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Harper's Encyclopedia of United States History (ed. Benson Lossing) 480 480 Browse Search
H. Wager Halleck , A. M. , Lieut. of Engineers, U. S. Army ., Elements of Military Art and Science; or, Course of Instruction in Strategy, Fortification, Tactis of Battles &c., Embracing the Duties of Staff, Infantry, Cavalry, Artillery and Engineers. Adapted to the Use of Volunteers and Militia. 47 47 Browse Search
Knight's Mechanical Encyclopedia (ed. Knight) 30 30 Browse Search
Lucius R. Paige, History of Cambridge, Massachusetts, 1630-1877, with a genealogical register 29 29 Browse Search
Brigadier-General Ellison Capers, Confederate Military History, a library of Confederate States Military History: Volume 5, South Carolina (ed. Clement Anselm Evans) 27 27 Browse Search
Baron de Jomini, Summary of the Art of War, or a New Analytical Compend of the Principle Combinations of Strategy, of Grand Tactics and of Military Policy. (ed. Major O. F. Winship , Assistant Adjutant General , U. S. A., Lieut. E. E. McLean , 1st Infantry, U. S. A.) 18 18 Browse Search
Benjamin Cutter, William R. Cutter, History of the town of Arlington, Massachusetts, ormerly the second precinct in Cambridge, or District of Menotomy, afterward the town of West Cambridge. 1635-1879 with a genealogical register of the inhabitants of the precinct. 18 18 Browse Search
Hon. J. L. M. Curry , LL.D., William Robertson Garrett , A. M. , Ph.D., Confederate Military History, a library of Confederate States Military History: Volume 1.1, Legal Justification of the South in secession, The South as a factor in the territorial expansion of the United States (ed. Clement Anselm Evans) 18 18 Browse Search
Cambridge History of American Literature: volume 1, Colonial and Revolutionary Literature: Early National Literature: Part I (ed. Trent, William Peterfield, 1862-1939., Erskine, John, 1879-1951., Sherman, Stuart Pratt, 1881-1926., Van Doren, Carl, 1885-1950.) 17 17 Browse Search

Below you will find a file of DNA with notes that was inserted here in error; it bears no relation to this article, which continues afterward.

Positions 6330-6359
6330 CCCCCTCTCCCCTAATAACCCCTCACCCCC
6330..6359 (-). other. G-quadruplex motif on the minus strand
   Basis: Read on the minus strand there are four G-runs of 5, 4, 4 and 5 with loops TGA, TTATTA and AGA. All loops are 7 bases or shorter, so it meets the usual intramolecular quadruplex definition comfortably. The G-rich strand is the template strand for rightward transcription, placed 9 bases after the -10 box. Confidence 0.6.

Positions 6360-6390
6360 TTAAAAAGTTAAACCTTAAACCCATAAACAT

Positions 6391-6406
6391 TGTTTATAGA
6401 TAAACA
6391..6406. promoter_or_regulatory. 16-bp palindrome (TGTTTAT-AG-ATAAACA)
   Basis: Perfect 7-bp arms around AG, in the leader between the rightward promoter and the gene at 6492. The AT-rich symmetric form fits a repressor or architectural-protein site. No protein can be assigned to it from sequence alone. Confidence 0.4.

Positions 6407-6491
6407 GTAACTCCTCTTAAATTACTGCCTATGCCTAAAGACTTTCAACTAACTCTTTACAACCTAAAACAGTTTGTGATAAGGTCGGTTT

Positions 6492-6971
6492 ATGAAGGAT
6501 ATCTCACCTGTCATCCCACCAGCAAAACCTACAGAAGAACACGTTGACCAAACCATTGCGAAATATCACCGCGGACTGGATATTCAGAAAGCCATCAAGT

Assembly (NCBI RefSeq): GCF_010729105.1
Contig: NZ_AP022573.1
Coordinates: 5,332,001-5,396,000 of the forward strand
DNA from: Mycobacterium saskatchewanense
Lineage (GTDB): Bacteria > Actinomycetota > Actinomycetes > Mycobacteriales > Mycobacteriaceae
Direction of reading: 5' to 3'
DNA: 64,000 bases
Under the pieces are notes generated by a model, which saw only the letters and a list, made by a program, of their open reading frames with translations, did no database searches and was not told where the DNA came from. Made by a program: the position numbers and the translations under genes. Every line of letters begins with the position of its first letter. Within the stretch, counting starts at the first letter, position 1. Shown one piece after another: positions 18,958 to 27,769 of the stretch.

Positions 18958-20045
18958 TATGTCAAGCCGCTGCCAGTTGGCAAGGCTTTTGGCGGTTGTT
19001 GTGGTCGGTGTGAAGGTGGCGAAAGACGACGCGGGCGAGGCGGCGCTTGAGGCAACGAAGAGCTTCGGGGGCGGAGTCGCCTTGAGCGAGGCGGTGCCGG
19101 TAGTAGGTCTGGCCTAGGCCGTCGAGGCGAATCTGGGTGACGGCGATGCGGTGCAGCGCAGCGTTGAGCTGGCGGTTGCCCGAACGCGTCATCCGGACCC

George P. Rowell and Company's American Newspaper Directory, containing accurate lists of all the newspapers and periodicals published in the United States and territories, and the dominion of Canada, and British Colonies of North America., together with a description of the towns and cities in which they are published. (ed. George P. Rowell and company) 14 14 Browse Search
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Browsing named entities in Harper's Encyclopedia of United States History (ed. Benson Lossing). You can also browse the collection for 1812 AD or search for 1812 AD in all documents.

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Harper's Encyclopedia of United States History (ed. Benson Lossing), Abbot, Joel, 1793-1855 (search)
Abbot, Joel, 1793-1855 Naval officer: born in Westford, Mass., Jan. 18, 1793; entered the navy as midshipman at the beginning of the War of 1812: served first on the frigate President, and next on Lake Champlain with Commodore Macdonough, who when he asked Abbot if he were ready to die for his country received the reply: Certainly, sir; that is what I came into the service for. He was then ordered to enter the British lines as a spy and destroy a number of spars which had been stored at Sorel. For his success in this dangerous exploit and for his bravery in the engagement at Cumberland Head on Sept. 11, 1814, he received a sword of honor from Congress and was commissioned a lieutenant. He was given charge of the pirate ship Mariana in 1818; promoted commander in 1838; and in the following year was given command of the Boston navy-yard. During Commodore Perry's expedition to Japan in 1852 Abbot commanded the Macedonian, and later was appointed flag-officer of the squadron. He